Horizontal drilling and hydraulic fracturing are set to turn the United States from a net importer to, potentially, a net exporter of oil and natural gas. But only if the government lets that happen, which is far from a certain outcome. Regardless of where you fall on the topic, you can't deny the opportunity of serving markets that have no choice but to import oil and natural gas. Some companies can meet that demand no matter what the U.S. decides.
A U.S. bonanza
The shale plays currently being exploited in the United States have changed the face of the energy market. Where once domestic demand had to be sated with exports, we now appear to have enough of a surplus to send oil and natural gas overseas.
That's a tough call because low-cost energy can provide a competitive advantage to U.S. companies. Thomas Fanning, CEO of Southern Company (NYSE: SO ) , recently noted that "cheap energy relative to other places around the world" is a big part of that advantage. Of course he has a vested interest in keeping U.S. natural gas prices low, since the utility is the second or third largest gas consumer in the United States.
There are plenty of companies that feel the same way as Southern. So while natural gas export facilities are being approved, it might be some time before there's a truly free flow of U.S. oil or gas into international markets. But there are companies poised to benefit either way, particularly giants like ExxonMobil (NYSE: XOM ) , Chevron (NYSE: CVX ) , and Royal Dutch Shell (NYSE: RDS-B ) .
Serving the world
This trio has extensive operations in the United States, including drilling, refining, and distribution assets. They also have extensive operations around the world. Exxon, for example, has projects going on in Vietnam, China, Indonesia, and Australia, among many others internationally. About a quarter of Chevron's production, meanwhile, comes out of Asia.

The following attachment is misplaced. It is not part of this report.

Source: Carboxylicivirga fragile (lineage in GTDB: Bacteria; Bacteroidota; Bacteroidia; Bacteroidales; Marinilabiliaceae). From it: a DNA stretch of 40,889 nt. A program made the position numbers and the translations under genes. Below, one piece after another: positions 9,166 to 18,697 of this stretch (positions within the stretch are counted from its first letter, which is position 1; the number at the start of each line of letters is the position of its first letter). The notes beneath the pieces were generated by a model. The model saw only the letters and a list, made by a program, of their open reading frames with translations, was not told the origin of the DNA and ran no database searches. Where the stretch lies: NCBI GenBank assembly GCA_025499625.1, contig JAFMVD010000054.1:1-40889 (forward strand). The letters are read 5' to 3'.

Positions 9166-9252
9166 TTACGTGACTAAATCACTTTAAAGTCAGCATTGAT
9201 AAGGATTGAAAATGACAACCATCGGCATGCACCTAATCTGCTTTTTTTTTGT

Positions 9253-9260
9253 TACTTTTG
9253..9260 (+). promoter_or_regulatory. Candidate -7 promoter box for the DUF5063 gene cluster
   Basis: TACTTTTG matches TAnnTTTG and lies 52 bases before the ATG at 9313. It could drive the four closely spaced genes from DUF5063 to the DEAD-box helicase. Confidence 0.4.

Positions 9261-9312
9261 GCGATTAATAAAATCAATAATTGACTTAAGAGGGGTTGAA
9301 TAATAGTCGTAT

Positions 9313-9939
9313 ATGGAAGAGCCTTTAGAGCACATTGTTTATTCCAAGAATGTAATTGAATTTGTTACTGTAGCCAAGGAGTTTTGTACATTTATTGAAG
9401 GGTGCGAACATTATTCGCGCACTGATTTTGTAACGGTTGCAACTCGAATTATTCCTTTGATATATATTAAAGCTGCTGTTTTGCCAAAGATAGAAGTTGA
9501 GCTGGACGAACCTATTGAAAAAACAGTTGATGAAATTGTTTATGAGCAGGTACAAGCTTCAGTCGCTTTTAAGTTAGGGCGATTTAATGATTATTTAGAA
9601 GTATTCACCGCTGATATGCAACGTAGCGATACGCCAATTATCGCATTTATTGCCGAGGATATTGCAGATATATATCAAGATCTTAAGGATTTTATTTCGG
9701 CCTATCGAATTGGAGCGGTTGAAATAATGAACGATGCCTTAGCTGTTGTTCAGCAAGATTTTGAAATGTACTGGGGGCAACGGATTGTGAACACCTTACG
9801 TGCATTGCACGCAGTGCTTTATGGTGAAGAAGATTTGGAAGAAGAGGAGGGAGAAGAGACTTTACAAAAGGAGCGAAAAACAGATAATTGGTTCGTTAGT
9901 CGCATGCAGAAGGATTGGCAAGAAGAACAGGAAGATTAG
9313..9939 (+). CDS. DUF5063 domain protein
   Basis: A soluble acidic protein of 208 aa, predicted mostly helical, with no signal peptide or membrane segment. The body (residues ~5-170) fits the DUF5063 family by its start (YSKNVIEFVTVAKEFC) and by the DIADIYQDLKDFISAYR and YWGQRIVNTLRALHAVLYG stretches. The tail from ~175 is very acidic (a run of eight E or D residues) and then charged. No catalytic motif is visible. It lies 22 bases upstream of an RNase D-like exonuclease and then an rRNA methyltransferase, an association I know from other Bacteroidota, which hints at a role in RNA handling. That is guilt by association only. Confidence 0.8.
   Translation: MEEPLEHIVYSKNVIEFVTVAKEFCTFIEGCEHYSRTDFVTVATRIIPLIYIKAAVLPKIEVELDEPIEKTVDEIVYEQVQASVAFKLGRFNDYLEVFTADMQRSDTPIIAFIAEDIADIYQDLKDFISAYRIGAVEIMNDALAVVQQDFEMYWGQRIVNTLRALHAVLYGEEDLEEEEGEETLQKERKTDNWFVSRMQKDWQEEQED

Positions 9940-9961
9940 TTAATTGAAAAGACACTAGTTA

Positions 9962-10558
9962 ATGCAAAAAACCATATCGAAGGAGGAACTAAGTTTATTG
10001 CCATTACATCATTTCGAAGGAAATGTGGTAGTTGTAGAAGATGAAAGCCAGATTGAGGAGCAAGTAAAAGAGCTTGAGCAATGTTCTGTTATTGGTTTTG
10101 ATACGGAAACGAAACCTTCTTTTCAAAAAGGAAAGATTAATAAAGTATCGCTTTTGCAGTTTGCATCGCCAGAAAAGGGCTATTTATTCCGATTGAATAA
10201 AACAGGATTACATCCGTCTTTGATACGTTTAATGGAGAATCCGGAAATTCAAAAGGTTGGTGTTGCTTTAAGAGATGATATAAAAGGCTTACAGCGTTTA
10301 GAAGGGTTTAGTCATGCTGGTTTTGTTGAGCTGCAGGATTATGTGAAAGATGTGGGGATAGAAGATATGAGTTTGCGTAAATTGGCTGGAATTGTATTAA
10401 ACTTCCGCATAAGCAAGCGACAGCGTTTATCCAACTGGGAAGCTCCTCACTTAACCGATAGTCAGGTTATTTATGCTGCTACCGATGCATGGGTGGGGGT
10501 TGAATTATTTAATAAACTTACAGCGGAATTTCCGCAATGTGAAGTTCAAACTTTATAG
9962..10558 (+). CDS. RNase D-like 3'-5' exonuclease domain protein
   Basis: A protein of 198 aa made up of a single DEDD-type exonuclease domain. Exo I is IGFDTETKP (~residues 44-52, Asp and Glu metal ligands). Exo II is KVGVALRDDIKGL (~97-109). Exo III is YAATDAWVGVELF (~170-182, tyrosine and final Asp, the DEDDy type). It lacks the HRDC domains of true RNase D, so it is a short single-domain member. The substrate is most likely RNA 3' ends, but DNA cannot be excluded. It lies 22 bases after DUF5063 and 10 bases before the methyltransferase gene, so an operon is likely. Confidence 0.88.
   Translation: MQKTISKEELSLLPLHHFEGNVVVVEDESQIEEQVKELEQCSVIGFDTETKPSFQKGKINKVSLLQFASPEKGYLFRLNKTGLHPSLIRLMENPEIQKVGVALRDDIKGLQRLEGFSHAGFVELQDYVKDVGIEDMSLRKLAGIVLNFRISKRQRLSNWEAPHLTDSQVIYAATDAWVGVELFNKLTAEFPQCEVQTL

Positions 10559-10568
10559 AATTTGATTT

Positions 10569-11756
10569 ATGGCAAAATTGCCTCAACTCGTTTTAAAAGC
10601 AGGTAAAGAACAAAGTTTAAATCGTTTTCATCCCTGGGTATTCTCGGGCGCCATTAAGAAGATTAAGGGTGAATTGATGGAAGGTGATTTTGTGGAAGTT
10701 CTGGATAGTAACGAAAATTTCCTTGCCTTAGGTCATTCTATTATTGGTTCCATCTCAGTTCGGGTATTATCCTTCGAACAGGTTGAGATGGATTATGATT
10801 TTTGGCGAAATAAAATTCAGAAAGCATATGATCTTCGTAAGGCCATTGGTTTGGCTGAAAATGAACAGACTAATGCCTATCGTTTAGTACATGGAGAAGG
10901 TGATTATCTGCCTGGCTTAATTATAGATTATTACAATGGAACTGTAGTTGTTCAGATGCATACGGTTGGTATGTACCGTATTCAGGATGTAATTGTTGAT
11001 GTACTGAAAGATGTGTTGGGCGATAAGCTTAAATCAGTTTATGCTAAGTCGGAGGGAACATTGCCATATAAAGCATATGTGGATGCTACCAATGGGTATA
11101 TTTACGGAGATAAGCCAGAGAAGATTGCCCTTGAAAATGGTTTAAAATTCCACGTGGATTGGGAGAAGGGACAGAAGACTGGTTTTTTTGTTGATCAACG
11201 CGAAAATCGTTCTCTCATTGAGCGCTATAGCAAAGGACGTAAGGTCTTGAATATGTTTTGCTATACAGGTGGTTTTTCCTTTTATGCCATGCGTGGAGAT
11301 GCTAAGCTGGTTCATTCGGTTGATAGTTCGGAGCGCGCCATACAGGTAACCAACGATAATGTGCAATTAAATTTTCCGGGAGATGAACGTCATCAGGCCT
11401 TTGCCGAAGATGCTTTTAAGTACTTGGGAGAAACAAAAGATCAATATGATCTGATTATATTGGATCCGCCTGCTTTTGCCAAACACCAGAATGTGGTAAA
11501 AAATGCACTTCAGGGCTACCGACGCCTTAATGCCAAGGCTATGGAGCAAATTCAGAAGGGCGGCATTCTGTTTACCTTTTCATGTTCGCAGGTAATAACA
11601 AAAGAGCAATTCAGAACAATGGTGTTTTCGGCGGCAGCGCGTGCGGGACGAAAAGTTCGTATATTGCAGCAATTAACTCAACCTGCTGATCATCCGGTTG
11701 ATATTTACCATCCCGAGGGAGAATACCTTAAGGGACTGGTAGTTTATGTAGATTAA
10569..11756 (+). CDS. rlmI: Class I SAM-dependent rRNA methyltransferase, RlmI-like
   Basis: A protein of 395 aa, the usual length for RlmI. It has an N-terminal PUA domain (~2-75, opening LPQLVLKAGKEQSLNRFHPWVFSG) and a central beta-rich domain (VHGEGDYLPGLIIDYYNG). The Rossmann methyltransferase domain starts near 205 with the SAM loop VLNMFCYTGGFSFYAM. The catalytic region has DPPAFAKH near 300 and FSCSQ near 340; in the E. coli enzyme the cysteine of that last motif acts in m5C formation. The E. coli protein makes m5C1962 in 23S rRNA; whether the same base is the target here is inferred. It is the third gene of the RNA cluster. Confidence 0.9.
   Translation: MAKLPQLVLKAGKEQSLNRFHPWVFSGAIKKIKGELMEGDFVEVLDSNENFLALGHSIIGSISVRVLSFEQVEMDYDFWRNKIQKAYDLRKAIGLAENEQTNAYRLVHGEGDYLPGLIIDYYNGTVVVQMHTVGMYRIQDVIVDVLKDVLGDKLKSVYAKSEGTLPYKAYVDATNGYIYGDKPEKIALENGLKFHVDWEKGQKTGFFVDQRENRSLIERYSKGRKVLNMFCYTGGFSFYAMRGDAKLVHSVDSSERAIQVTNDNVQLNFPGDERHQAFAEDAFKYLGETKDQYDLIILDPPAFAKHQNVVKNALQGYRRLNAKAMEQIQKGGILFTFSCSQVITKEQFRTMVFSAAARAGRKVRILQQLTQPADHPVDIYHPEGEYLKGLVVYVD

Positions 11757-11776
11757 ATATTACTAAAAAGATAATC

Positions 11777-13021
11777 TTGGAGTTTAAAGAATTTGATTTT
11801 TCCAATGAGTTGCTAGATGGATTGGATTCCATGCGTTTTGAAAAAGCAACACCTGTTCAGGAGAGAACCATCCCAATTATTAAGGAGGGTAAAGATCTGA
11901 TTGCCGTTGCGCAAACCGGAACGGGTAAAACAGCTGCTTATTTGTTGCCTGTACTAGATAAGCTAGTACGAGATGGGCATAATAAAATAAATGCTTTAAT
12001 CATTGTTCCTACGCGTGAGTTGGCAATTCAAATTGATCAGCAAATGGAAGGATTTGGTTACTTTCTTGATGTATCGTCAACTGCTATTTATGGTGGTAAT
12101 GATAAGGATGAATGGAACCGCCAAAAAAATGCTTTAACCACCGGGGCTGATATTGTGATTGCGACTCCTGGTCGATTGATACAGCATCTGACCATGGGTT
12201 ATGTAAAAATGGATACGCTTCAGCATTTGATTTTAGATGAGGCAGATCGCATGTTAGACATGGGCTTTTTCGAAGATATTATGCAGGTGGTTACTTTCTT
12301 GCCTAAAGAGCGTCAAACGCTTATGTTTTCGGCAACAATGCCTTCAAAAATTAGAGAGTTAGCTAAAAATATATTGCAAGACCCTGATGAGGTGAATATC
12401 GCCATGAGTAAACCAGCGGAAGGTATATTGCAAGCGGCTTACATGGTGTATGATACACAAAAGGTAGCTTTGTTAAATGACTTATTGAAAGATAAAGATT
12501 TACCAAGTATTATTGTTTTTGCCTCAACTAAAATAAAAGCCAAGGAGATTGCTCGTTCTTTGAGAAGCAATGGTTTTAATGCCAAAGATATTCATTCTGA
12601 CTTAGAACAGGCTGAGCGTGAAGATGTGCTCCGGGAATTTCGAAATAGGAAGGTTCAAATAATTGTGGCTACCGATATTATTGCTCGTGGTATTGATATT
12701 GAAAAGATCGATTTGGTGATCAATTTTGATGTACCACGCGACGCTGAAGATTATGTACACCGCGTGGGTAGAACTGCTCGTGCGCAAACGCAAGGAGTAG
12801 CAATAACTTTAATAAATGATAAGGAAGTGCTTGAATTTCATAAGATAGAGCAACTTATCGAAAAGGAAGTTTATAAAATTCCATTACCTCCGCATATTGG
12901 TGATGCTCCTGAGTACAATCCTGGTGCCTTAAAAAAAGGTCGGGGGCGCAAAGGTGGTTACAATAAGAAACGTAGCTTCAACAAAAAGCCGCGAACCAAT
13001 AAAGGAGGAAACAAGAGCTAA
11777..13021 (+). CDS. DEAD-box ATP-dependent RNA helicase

That's important because Asia is where the most dramatic demand growth is going to come from. So these giants are positioning themselves to serve key markets. This ties in with the U.S. demand growth because these giants had historically brought a lot of the oil they drilled internationally to the U.S. market. Now, they can just shift gears and deliver it to the new hot spots, like China and India.
Icing on the cake
What about U.S. oil and gas? With low prices for natural gas Exxon and Shell have been struggling to turn their investments, made at the top of the market, into winners. That said, they haven't given up on the fuel or their investments. For example, Shell is an international giant in the liquefied natural gas (LNG) space.
In fact, Shell just opportunistically bought LNG assets from Repsol (NASDAQOTH: REPYY ) for $6.7 billion. Repsol had been working to reduce debt and Shell was more than happy to add key assets in South America. Continuing to build its global presence in LNG makes complete sense because natural gas makes up about half of the company's production.
Shell doesn't need the U.S. to open its natural gas market to continue growing this business. It's doing just fine without. However, if U.S. natural gas does find its way into other markets with any scale, Shell's vast LNG network will likely be a key beneficiary. The same concept applies to Exxon and Chevron.
How the U.S. takes advantage of its energy surplus is up in the air. If we allow companies to export oil and gas, big international players like Exxon, Chevron, and Shell will be pleased for the opportunity, as will scores of domestic only drillers. However, if we keep these riches to ourselves, consumers like Southern Co. will be very happy to see low prices stick around—something that could hurt domestic drillers. The three oil and gas giants, however, will simply shift their global production profiles so they can serve both the U.S. market and the increasing demand set to come out of growing markets in Asia.
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